The real challenges of social mobility
The benefits of social mobility seem to be widely recognised. The idea that a person’s opportunities and income should not be defined by their background is supported across the political spectrum.
Despite this, attempts to make society more mobile and level the playing field have proven frustrating and complex. And it is also not easy for people who achieve this goal.
Our research suggests that people who move away from their roots may find the experience difficult. This is especially true if colleagues and employers are not supportive.
Employees of various professions told us about their experiences of social class during childhood, at work and at home. Those who have “benefited” from social mobility have often found it difficult to adapt.
Some felt compelled to change their mannerisms, adjust their accents, and conceal their patterns of behavior to fit into a workplace where class differences were prevalent. As one person in our study told us: “The [work] the culture is very bourgeois, where you might be able to quote Latin, drink wine rather than beer, socialize in some way.
Others who had been socially mobile described instances at work where they had been ridiculed for their background, had their professionalism questioned, and had regularly experienced discriminatory microaggressions. One participant recalled:[A colleague] made a formal complaint about me, saying I was unprofessional, and he actually used the words, “How can she meet someone who talks like that?”
Another explained: “I don’t care about myself. it’s not a usual thing, but I don’t hide the fact that I’m [working] classroom. There’s a kind of joke that I grew a lot from [where] my class suggests I should be.
As a result, some said they tried to conceal their backgrounds by avoiding social situations, remaining silent in meetings and even quitting their roles. One explained: “I didn’t feel like I fit in at all. I felt completely uncomfortable there, because they were a totally different kind of people.
She added: “I felt very lonely and couldn’t work there anymore so I quit.”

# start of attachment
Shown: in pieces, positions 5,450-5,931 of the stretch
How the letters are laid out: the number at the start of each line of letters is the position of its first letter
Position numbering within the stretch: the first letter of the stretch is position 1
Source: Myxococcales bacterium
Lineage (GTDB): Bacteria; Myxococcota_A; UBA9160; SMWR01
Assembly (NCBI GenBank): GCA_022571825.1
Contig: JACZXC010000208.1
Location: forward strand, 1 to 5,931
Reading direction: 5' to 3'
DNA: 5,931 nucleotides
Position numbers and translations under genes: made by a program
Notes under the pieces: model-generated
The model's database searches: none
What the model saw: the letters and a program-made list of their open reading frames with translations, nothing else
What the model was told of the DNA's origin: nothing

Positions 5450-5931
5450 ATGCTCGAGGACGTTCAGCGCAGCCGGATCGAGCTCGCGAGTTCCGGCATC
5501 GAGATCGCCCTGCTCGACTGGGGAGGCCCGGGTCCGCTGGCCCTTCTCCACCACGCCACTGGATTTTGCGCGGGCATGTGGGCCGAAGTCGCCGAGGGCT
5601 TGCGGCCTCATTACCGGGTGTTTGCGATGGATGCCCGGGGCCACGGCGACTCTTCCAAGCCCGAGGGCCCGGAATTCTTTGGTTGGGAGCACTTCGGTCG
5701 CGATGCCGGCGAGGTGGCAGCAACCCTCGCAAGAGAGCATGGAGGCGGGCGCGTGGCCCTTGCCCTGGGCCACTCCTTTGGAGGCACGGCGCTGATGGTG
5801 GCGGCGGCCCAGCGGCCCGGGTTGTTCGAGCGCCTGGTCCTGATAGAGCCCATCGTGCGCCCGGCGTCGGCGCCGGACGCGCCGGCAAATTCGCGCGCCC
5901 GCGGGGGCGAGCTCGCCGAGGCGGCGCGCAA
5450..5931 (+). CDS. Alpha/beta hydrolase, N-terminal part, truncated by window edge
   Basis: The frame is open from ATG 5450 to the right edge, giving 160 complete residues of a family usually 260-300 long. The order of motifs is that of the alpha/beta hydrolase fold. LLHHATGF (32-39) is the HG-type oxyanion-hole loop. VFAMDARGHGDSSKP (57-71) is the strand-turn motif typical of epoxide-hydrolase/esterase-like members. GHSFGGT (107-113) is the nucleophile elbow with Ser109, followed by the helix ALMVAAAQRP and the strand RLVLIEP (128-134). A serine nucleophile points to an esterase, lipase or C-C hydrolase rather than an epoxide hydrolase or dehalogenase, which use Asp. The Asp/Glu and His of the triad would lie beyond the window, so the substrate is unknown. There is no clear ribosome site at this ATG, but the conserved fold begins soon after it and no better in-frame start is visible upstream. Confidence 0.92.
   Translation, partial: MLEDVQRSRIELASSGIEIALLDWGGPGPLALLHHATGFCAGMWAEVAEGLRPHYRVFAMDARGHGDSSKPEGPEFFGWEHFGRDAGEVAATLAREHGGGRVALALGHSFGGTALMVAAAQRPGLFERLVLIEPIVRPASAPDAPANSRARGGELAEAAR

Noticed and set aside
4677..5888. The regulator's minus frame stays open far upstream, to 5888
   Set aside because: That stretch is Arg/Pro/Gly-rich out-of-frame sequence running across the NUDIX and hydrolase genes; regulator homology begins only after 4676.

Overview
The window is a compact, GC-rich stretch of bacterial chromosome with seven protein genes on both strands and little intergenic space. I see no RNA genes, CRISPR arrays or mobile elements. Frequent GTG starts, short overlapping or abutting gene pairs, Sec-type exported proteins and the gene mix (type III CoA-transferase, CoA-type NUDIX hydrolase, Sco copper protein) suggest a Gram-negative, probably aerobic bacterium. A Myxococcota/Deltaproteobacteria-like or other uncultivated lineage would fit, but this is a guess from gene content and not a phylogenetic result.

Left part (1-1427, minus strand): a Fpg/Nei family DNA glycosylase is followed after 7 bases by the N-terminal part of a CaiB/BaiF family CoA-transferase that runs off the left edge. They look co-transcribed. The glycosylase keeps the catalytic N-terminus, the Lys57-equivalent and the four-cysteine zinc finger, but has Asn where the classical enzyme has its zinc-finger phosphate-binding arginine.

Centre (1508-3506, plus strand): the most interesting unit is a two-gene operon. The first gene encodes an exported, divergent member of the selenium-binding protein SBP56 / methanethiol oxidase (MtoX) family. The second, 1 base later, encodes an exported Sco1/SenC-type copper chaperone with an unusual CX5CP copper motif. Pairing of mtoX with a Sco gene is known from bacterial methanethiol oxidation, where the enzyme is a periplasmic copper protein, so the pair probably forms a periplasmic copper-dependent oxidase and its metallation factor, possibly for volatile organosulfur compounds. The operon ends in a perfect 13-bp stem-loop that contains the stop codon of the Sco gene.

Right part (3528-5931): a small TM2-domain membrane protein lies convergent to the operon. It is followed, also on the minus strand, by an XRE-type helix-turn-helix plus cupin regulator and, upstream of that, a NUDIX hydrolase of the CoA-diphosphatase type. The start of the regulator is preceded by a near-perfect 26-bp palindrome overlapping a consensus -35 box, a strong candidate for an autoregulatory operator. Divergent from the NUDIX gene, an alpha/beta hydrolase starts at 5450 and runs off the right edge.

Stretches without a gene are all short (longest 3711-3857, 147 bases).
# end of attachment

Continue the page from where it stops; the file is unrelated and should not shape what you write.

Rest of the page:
We also found that socially mobile people experience similar issues in their social and personal lives. Some felt the need to hide their social mobility at home by adjusting their accent and vocabulary or avoiding discussions about work.
One explained: “If I’m at home, I speak differently, and I do so because I have a lot of friends who probably didn’t understand [same opportunities] and I want to blend in with them.
One participant recounted how he had even become detached from family relationships due to his social mobility. “I don’t think I fit in with my dad’s family anymore,” he said.
“They just don’t understand my job so I can’t communicate with them because they don’t understand what it’s like. […] so I don’t go to see them that often.
Many socially mobile employees felt they had to act all the time, constantly changing their behaviors to accommodate home and work. One admitted: “You feel unsafe and a bit lost. I just thought, “I’m inadequate.” It’s tarry because you’re aware of it and pay attention to it and you’re never completely safe in any situation, including the one you left.
By comparison, we found that people who remained in their childhood social class found the process of commuting between work and home reasonably easy. They felt safer and more authentic in both environments. One commented: “I don’t hide my origins or my social class because I think I can just say how I am. Another agreed: “I’ve never felt uncomfortable with my past.”
While our research suggests many challenges for socially mobile employees, we also found that their range of life experiences provided them with important skills. One participant remarked, “I think I’m more of a social chameleon in that I come from a very working-class background, but I went to high school and college. I find it helpful, that I’ve had these different times in my life, which means I know how to talk to people.
Employers who recognized the interpersonal skills that socially mobile employees bring to work and encouraged them to be themselves were seen as more supportive. Some have even offered staff the chance to network with people from similar backgrounds.
So while leveling up can be quite a stressful experience, employers and co-workers who celebrate class differences can go a long way to improving the situation. As one participant, who said his employer valued skill more than class, put it: “I’m good at my job and I don’t have to hide my class because I have other attributes, rather than speaking well, which can make me progress.
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“I didn’t feel like I fitted in at all”: the real challenges of social mobility (2022, May 5)
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